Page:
Home > Graphing > Finding the equation of a line given the y intercept

## Finding the equation of a line given the y intercept

The equation of a straight line is usually given in the form $y=mx+c$ where m is the gradient (slope) and c is the y-intercept (where the line cuts the vertical axis).

The gradient = $\frac{rise}{run}$ or $\frac{\delta y}{\delta x}$

Example

The gradient between (2, 5) and (4,10) = $\frac{10-5}{4-2}=\frac{5}{2}$

It is important that if we do 10 – 5 for the rise that we do not do 2 – 4 for the run.  If we are not consistent then we will end up with the wrong sign for the gradient.

### Finding the equation given the gradient and the y-intercept

Example

A line has a gradient of 3 and cuts the y axis at (0,4), what is the equation of the line?

From the question we can see that m = 3 and c = 4, so substituting this in to $y=mx+c$ gives $y=3x+4$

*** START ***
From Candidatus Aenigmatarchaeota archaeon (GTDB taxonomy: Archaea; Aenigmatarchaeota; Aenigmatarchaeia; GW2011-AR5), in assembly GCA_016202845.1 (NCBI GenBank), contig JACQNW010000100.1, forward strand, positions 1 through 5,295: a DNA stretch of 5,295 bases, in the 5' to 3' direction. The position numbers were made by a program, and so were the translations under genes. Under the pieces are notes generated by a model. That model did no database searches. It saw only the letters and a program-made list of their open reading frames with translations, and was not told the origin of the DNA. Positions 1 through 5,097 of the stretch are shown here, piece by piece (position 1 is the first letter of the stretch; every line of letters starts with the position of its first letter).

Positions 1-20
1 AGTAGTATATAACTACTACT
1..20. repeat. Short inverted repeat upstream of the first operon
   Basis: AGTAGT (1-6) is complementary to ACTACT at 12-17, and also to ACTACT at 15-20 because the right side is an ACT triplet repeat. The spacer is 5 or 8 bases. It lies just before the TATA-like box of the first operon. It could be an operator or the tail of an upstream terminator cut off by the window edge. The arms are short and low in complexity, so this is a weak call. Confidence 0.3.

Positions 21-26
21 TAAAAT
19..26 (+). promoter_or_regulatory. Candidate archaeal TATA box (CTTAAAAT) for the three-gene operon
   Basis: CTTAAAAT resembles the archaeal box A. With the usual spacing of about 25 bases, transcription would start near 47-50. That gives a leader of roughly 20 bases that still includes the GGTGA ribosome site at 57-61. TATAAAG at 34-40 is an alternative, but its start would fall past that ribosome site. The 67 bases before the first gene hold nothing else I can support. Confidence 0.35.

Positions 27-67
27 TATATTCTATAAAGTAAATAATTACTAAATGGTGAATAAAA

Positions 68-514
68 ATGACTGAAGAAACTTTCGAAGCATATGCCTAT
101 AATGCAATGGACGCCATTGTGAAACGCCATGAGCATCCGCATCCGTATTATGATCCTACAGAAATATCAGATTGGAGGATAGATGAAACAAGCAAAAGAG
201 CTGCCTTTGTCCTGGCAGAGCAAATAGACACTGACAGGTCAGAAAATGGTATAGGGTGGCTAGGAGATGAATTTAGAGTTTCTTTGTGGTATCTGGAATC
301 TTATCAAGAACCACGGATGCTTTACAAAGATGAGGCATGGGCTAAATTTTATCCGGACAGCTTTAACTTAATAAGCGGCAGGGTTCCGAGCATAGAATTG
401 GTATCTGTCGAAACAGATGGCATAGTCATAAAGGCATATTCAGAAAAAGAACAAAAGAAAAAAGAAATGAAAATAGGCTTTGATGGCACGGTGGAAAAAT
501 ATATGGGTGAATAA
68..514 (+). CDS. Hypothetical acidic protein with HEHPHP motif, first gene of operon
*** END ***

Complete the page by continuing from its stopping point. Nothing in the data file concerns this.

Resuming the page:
### Finding the equation given the y-intercept and a parallel line

Example

A line is parallel to the line $y=2x+7$ and intercepts the y axis at (0, -5), what is the equation of the line?

Since the given line has a gradient of 2 (the x coefficient), m = 2.  We can also see that c = -5 from the point.

So substituting this in to $y=mx+c$ gives $y=2x-5$

### Finding the equation given the y-intercept and another point

Example

A line passes through the points (0, 4 ) and (3, 11), what is the equation of the line?

We can calculate the gradient using the method shown above so $m=\frac{11-4}{3-0}=\frac{7}{3}$

From the point (0, 4) we can see that c = 4

So substituting this in to $y=mx+c$ gives $y=\frac{7}{3}x+4$